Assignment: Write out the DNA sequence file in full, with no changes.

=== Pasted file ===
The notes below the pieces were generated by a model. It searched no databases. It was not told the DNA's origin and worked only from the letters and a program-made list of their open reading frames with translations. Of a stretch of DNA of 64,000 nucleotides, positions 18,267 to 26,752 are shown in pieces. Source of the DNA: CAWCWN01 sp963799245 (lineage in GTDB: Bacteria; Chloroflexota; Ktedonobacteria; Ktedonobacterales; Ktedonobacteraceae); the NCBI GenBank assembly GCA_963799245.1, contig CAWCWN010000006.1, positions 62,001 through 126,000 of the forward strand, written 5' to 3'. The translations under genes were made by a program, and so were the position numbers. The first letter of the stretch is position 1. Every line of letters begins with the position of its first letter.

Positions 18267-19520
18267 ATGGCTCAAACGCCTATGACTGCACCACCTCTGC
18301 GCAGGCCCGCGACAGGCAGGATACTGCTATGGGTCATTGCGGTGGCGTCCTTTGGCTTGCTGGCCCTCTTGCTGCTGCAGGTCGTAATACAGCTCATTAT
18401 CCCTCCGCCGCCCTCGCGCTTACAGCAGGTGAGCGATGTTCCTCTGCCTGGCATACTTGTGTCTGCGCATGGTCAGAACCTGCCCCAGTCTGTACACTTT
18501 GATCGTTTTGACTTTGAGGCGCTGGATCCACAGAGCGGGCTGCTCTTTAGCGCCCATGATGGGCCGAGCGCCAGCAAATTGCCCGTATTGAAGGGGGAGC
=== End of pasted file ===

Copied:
The notes below the pieces were generated by a model. It searched no databases. It was not told the DNA's origin and worked only from the letters and a program-made list of their open reading frames with translations. Of a stretch of DNA of 64,000 nucleotides, positions 18,267 to 26,752 are shown in pieces. Source of the DNA: CAWCWN01 sp963799245 (lineage in GTDB: Bacteria; Chloroflexota; Ktedonobacteria; Ktedonobacterales; Ktedonobacteraceae); the NCBI GenBank assembly GCA_963799245.1, contig CAWCWN010000006.1, positions 62,001 through 126,000 of the forward strand, written 5' to 3'. The translations under genes were made by a program, and so were the position numbers. The first letter of the stretch is position 1. Every line of letters begins with the position of its first letter.

Positions 18267-19520
18267 ATGGCTCAAACGCCTATGACTGCACCACCTCTGC
18301 GCAGGCCCGCGACAGGCAGGATACTGCTATGGGTCATTGCGGTGGCGTCCTTTGGCTTGCTGGCCCTCTTGCTGCTGCAGGTCGTAATACAGCTCATTAT
18401 CCCTCCGCCGCCCTCGCGCTTACAGCAGGTGAGCGATGTTCCTCTGCCTGGCATACTTGTGTCTGCGCATGGTCAGAACCTGCCCCAGTCTGTACACTTT
18501 GATCGTTTTGACTTTGAGGCGCTGGATCCACAGAGCGGGCTGCTCTTTAGCGCCCATGATGGGCCGAGCGCCAGCAAATTGCCCGTATTGAAGGGGGAGC